Entering into a Child's Play
Why is play necessary?
- Children express through play what adults do through words.
- "Entering in" fulfills a child's need for acceptance.
- Play creates the opportunity for listening, forgiving, encouraging, praising, touching, closeness, comforting...
- Not much time but some time daily is needed for successful bonding, trust, and empowerment. Researchers say twenty minutes per day is the minimum.
What happens when you play?
- Child feels special, loved.
- Child is empowered to cooperate with parent after play.
- Child trusts adult.
- Opportunity to listen, observe, touch, reassure, praise
How do you enter in to a child's play?
- Ask to join what your child is already doing.
- Observe at first, wait to be invited in.
- Give running commentary or feedback on what you observe the child doing...much like a sports reporter doing a play by play broadcast.
- Include yourself if invited. Let the child direct the action. You focus on being emotional and having fun!
What are the types of play that mean the most to the child?
- Non-directed is most preferred. But directed play is okay too.
- Dolls, action figures, animals, blocks, paper and pencil, are good props for non-directed play.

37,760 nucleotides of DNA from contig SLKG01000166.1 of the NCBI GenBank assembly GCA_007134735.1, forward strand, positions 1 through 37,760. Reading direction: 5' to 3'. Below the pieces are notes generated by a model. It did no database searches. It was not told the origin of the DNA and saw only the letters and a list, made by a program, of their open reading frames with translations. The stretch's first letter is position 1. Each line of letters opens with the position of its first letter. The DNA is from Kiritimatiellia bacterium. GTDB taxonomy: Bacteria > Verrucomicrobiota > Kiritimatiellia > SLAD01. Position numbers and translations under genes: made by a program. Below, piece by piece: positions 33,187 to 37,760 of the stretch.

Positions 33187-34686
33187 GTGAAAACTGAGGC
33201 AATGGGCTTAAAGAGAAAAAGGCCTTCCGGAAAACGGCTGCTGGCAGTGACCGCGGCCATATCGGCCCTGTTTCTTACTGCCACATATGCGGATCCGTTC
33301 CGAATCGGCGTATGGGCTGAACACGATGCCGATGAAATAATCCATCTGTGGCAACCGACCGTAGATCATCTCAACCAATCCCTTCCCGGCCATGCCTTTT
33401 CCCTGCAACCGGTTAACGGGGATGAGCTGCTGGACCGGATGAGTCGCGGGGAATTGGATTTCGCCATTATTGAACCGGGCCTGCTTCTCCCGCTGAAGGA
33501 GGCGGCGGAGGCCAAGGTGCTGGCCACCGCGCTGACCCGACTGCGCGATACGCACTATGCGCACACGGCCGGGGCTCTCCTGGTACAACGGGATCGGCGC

- Directed play is structured and has rules to follow (determined beforehand).
- Simple activities are most meaningful to the child and adult. Most of the time these are non-directed activities (free form and solely up to the child's imagination).
- Close physical play is better for attachment and trust issues. (wrestling, holding/rocking, handholding, drama/acting roles, "Make me laugh game"...)
- Movement and rule-governed play is better for ADHD children. Blocks, "Slow Motion Game", card games are cool, dance, sports...)
- Depressed or shy children respond well to puppet play, commentary and dialogue, "Feelings Checkers", human figures in relationships, saying what you see...reflective statements.
- Angry children like competitive games but do comment on rule changing and fixing the game so they win! Exercising can be therapeutic for this child. Maybe walking (call it "hiking"), biking, skating, skateboarding (not you, them!). Artwork is also really powerful as an expression of anger. Say what you see!!
All children need a willing adult to enter in to their world of play on a daily basis. Keep it simple and enjoy! The rewards are everlasting!
Article by David C. Williams, Ph.D., http://www.therapytoy.com